Our whistlestop tour of the world of structures starts with an unfolding Olympic arch, then takes in the latest bricks and beams before reaching its destination – the first of a new occasional column, Me and IT
The Hoberman arch
Consulting engineer Buro Happold has collaborated with inventor and toy designer Chuck Hoberman to create the world's largest unfolding arch. It forms the centrepiece of the Medals Plaza at the Winter Olympics, currently being held in Salt Lake City, Utah. It opens to reveal the winners at each medal ceremony and acts as a huge projection screen when closed.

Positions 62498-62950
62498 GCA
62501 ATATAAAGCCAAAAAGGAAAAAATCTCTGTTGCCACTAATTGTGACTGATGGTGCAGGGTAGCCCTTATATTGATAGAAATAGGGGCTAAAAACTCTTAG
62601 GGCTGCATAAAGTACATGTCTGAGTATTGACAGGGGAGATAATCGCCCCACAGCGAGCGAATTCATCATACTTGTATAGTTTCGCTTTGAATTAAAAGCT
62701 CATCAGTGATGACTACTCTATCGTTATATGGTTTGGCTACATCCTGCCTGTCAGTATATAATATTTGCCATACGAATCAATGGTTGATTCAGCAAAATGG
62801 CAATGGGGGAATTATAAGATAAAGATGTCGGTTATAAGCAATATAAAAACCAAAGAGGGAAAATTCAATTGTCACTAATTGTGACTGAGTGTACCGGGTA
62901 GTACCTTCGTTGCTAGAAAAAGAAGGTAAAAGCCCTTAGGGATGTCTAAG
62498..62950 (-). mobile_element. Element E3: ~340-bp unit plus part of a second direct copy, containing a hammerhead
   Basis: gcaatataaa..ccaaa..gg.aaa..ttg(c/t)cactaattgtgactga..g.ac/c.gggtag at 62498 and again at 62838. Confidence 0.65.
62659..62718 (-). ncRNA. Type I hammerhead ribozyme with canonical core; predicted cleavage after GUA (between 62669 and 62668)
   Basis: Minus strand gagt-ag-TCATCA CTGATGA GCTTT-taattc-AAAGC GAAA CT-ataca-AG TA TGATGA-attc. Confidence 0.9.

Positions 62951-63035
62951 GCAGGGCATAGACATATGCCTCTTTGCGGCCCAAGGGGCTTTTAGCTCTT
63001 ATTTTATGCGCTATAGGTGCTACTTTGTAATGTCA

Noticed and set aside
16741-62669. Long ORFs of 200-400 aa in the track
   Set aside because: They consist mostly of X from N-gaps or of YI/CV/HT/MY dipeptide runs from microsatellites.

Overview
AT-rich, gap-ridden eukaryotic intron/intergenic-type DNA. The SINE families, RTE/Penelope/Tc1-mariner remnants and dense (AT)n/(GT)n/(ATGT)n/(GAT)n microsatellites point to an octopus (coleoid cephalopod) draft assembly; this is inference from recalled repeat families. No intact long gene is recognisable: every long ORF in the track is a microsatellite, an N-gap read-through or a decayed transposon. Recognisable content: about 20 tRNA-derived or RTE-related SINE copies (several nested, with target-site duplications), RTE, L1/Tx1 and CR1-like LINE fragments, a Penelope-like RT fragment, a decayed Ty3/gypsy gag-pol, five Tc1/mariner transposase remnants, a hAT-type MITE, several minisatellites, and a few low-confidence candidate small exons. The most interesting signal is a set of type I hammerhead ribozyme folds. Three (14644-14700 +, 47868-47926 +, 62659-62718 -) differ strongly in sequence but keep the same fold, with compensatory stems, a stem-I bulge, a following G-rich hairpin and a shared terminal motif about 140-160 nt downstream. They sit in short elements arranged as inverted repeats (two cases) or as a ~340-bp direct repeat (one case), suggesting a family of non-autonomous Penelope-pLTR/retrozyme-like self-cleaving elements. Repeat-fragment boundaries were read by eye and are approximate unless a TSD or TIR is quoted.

An unusual combination of structure and mechanism, it is 22 m in diameter and features an outer static steel arch into which the moving parts fold. This measures 1.8 m across and can accommodate all the moving elements. The moving part consists of 96 translucent panels made from fibre-reinforced polycarbonate supported on an aluminium box section frame. These are arranged radially and are layered so they overlap each other when retracted. The aluminium box sections are hinged so they can fold up. A series of four cables arranged radially pull the arch open, and it is pulled closed by its own weight. Guide rails hidden under the base of the arch combined with radial slides in the outer static ring locate the panels. Hoberman hopes this is just the first structure of its type, and the expertise gained from the project can be applied to other retractable structures for sports stadiums and theme parks.